Just as Clark faced pressure to crack down on black militants, by the fall of 1967 the president and Congress were regularly calling on him to prosecute antiwar protesters, especially draft resisters. Here again Clark hesitated. Although his father, as an assistant attorney general during World War II, had prosecuted some of the earliest draft violation cases, Clark recalled that his conscientious-objector friends had been "permanently hurt by the social ostracization" and "needlessly damaged" by their prosecution. Consequently, he instructed U.S. attorneys to suspend prosecutions against individual draft resisters. Instead, he indicted five draft resistance "ringleaders," including the noted pediatrician Dr. Benjamin Spock and Yale chaplain William Sloane Coffin, Jr., on charges of conspiring to aid and abet draft resisters. Years later, Clark claimed that his own opposition to the war also figured in his decision; sounding almost utopian, he argued that in any society "that wants to be democratic and free," important issues like the war and the draft should be "vigorously debated" as early as possible. A draft resistance test case, therefore, would "ventilate the issues, escalate them where they can be seen, [and] provide vigorous defense" for the defendants. He did not count on the Boston judge ruling out all discussion of the war, and ultimately saw four of the defendants convicted (though the convictions were thrown out on appeal).
When antiwar activists announced plans for demonstrations at the Democratic National Convention in Chicago in August 1968, Clark sent representatives to meet with Mayor Richard Daley about providing the protesters with appropriate permits, but Daley refused to accommodate the demonstrators. After the convention—during which Chicago police, on Daley's instructions, attacked unarmed protesters in the city's parks and streets over several days and nights—the U.S. attorney convened a grand jury to investigate. While Republican presidential candidate Richard Nixon criticized him for his failure to ensure law and order in America, Clark urged that the Chicago grand jury should focus on police brutality violations. He was ignored, and when Nixon took office, his administration indicted eight men for conspiring to foment riots in Chicago.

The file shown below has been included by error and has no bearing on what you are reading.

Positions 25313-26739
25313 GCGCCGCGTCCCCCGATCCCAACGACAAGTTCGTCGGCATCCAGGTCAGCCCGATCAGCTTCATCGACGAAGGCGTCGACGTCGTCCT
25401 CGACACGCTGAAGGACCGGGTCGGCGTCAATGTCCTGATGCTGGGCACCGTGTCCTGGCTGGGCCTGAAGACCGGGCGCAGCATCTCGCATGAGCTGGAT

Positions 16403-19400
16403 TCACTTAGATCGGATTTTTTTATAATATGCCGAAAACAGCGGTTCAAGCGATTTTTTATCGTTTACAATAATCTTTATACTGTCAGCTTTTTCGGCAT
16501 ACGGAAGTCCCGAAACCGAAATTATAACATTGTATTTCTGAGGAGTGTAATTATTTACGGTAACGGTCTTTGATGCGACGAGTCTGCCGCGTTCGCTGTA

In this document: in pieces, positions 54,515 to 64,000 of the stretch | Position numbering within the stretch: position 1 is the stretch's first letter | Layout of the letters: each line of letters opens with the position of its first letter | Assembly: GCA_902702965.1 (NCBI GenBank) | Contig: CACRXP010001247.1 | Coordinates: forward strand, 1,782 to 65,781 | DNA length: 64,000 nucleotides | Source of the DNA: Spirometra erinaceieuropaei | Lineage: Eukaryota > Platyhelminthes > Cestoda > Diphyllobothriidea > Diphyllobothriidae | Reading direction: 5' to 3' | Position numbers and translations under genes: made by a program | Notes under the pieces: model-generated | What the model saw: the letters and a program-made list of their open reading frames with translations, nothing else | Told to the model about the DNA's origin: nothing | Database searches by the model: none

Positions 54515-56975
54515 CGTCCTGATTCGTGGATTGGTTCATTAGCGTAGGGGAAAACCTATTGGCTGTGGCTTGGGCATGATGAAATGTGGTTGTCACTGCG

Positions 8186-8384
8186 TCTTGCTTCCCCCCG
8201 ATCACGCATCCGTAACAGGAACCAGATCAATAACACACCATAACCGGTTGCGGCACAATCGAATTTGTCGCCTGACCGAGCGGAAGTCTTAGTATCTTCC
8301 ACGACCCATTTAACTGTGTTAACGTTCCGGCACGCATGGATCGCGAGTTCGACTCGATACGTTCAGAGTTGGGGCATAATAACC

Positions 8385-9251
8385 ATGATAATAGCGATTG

After leaving office in 1969 Clark joined the New York City law firm of Paul, Weiss, Rifkind, Wharton and Garrison. He successfully defended the antiwar activist Philip Berrigan and others accused of conspiring to kidnap the government official Henry Kissinger, and led an investigation into the FBI killing of Black Panther Fred Hampton. In 1972 he traveled to Hanoi to condemn Nixon's escalated bombing of North Vietnam. After running unsuccessfully for the Senate from New York in 1974, Clark returned to private practice, often representing unpopular clients in political cases. He represented the Native American activist Leonard Peltier; Sheik Omar Abd el-Rahman, mastermind of the 1993 World Trade Center bombing; and the Bosnian Serb leader Radovan Karadzic. In 1991 he initiated a mock war crimes tribunal that found President George Bush and generals Colin Powell and Norman Schwarzkopf guilty for their roles in Operation Desert Storm, during which the United States thwarted Iraq's invasion of Kuwait.
During his tenure as attorney general, Clark distinguished himself with his fierce support of civil rights and his measured response to antiwar, student, and Black Power protests. Clark's willingness to consider the issues raised by protestors angered those who were fed up with the apparent lack of civil order, thus fueling Nixon's "law and order" presidential campaign of 1968 and a changing of the guard in the Justice Department.
Clark's Justice Department papers are deposited at the John F. Kennedy Presidential Library in Boston, Massachusetts, and at the Lyndon B. Johnson Presidential Library in Austin, Texas. His career as attorney general is recounted in Richard Harris, Justice (1970), and John Elliff, Crime, Dissent, and the Attorney General (1971). Joseph Califano, The Triumph and Tragedy of Lyndon Johnson (1991), and Michael Foley, "Confronting the Johnson Administration at War: The Trial of Dr. Spock and Use of the Courtroom to Effect Political Change," Peace and Change (Jan. 2003), detail Clark's role in White House debates over prosecuting anti-war protesters.
Michael S. Foley